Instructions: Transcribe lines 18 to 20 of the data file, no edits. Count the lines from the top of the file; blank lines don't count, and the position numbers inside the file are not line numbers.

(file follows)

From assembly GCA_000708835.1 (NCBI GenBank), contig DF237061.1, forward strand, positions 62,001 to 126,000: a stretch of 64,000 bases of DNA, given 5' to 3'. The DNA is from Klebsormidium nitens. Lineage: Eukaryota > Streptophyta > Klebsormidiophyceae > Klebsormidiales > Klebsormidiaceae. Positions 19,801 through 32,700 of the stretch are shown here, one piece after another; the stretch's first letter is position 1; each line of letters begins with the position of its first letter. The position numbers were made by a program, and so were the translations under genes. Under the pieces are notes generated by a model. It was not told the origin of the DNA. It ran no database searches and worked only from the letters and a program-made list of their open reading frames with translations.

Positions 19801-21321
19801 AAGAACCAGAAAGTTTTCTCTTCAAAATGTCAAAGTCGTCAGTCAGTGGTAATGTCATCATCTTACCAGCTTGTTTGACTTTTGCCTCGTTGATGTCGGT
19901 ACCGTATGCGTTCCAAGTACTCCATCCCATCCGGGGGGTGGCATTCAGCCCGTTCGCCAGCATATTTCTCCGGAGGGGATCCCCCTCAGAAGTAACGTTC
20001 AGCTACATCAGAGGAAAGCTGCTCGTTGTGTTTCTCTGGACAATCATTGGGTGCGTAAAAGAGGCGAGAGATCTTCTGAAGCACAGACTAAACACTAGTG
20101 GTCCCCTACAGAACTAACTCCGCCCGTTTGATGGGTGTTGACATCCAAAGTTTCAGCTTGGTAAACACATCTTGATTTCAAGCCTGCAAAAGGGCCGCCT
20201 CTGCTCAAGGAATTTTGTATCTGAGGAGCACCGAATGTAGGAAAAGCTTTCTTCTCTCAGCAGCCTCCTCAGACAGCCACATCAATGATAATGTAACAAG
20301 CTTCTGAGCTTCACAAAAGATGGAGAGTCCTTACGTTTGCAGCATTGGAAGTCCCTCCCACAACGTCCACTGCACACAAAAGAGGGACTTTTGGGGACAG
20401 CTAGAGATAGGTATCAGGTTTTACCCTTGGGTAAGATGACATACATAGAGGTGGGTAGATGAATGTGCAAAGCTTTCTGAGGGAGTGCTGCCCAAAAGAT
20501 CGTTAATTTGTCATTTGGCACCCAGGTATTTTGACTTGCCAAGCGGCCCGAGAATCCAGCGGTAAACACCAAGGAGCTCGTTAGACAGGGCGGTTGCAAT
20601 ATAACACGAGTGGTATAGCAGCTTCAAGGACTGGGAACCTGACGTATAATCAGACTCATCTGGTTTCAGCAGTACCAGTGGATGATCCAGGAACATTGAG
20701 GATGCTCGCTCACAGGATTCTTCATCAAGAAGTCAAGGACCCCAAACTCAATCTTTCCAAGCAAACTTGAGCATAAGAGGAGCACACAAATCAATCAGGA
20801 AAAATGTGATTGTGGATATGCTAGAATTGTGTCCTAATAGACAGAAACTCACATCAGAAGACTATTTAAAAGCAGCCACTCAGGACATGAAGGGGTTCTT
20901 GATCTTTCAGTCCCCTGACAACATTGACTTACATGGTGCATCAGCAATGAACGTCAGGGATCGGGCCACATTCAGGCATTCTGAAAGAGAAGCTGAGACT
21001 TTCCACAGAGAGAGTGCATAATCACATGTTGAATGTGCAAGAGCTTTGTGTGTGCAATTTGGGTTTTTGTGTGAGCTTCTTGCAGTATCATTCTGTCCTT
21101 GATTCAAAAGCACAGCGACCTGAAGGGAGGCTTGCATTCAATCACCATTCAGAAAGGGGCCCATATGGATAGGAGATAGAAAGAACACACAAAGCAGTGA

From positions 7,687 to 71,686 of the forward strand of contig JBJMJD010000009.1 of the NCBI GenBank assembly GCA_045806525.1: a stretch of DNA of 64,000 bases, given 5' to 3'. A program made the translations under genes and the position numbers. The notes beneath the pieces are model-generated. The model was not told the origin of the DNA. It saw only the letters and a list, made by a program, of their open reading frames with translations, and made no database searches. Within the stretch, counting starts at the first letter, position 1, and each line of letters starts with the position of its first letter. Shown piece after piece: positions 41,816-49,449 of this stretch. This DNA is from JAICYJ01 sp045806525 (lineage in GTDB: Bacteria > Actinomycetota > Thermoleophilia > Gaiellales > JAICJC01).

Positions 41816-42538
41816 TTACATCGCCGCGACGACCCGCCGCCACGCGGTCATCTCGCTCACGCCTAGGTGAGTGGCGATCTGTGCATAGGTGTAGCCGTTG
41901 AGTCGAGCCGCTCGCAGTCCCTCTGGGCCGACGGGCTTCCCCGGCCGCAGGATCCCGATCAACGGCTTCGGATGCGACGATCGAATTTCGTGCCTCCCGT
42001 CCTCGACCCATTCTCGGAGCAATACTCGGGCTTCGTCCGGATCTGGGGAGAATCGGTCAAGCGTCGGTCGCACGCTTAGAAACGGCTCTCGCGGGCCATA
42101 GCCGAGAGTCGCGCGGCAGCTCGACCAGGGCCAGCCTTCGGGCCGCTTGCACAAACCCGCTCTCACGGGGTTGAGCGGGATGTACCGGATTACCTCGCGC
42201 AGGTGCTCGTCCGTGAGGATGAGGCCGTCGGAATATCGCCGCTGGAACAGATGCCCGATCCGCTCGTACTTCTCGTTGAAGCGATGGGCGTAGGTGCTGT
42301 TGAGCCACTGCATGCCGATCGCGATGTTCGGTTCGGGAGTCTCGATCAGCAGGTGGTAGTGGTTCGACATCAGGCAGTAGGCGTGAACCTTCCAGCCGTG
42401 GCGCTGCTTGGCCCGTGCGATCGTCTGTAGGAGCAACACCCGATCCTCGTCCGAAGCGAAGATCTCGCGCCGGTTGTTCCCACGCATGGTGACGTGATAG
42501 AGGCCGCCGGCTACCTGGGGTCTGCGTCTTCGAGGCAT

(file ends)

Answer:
Positions 41816-42538
41816 TTACATCGCCGCGACGACCCGCCGCCACGCGGTCATCTCGCTCACGCCTAGGTGAGTGGCGATCTGTGCATAGGTGTAGCCGTTG
41901 AGTCGAGCCGCTCGCAGTCCCTCTGGGCCGACGGGCTTCCCCGGCCGCAGGATCCCGATCAACGGCTTCGGATGCGACGATCGAATTTCGTGCCTCCCGT